The United States Department of Labor's Occupational Safety and Health Administration is dedicated to promoting safety in work environments throughout the nation. When the department discovers a company that is not exercising proper safety measures, they conduct investigations. If they discover authorities in the company did not take every possible precaution, then OSHA has the right to cite the company for negligence.
Recently, OSHA cited a utilities company called Granbury Contracting and Utilities Inc. that is located in Gordon, Texas. The OSHA learned that the company committed willful and serious safety violations that resulted in the death of a worker at the facility. Employees were working on a new sewer line for the company and were exposed to a hazardous chemical called hydrogen sulfide as a result. Allegedly, one employee entered a manhole at the worksite to remove a plug and flush out accumulated debris in the hole.
When he entered the poorly ventilated hole, he became overwhelmed with the strong presence of hydrogen sulfide, collapsed, and died. Another employee was hospitalized when he tried to climb down in the hole and rescue the worker. Hydrogen sulfide can cause almost immediate collapse when it is present in high concentrations.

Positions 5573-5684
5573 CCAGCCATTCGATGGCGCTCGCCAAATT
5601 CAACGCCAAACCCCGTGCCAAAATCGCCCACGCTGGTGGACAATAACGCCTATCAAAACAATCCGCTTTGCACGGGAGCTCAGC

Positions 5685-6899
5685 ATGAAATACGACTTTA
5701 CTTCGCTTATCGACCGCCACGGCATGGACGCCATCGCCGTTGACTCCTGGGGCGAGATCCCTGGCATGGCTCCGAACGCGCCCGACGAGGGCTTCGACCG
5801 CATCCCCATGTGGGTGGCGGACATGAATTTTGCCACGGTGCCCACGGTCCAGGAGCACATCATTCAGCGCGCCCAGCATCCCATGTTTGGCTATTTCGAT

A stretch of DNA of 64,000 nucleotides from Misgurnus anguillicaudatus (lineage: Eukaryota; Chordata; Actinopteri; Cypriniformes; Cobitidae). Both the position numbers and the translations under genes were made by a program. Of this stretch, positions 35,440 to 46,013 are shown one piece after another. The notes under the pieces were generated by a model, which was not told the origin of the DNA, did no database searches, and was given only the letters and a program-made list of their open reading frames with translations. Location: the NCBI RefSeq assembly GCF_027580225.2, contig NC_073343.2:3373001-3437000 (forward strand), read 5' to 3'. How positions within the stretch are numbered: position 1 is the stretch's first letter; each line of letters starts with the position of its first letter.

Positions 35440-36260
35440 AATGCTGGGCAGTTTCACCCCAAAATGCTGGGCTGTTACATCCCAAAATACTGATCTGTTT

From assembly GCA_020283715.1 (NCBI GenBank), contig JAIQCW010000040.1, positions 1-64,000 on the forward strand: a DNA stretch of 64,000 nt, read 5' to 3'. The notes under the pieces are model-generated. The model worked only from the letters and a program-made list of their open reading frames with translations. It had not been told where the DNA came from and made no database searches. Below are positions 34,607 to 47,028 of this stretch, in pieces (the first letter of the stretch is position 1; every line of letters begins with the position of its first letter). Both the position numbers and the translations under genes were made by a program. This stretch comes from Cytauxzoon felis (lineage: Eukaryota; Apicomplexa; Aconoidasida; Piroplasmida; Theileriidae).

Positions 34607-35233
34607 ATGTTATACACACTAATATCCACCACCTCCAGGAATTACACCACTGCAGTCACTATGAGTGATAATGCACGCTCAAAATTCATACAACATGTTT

Allegedly, Granbury Contracting and Utilities Inc. failed a test for atmospheric conditions and did not provide adequate ventilation and emergency retrieval equipment for workers before telling them to climb into the manhole. The supervisors were aware that this was out of line with the OSHA's standards, but still committed the violation.
Also, the company did not provide or require the use of respirators in the area with the toxic gas, and failed to determine the potential for a hazardous atmosphere where oxygen deficiency, methane and hydrogen sulfide could be present. The company failed to make sure that confined space procedures were followed, and it resulted in a devastating death that could have been avoidable. If you have been injured by exposure to hydrogen sulfide at an oil and gas refinery, an agricultural location, a sewer or septic location, or another industrial area where hydrogen sulfide is present talk to an
industrial injury attorney at Arnold & Itkin LLP today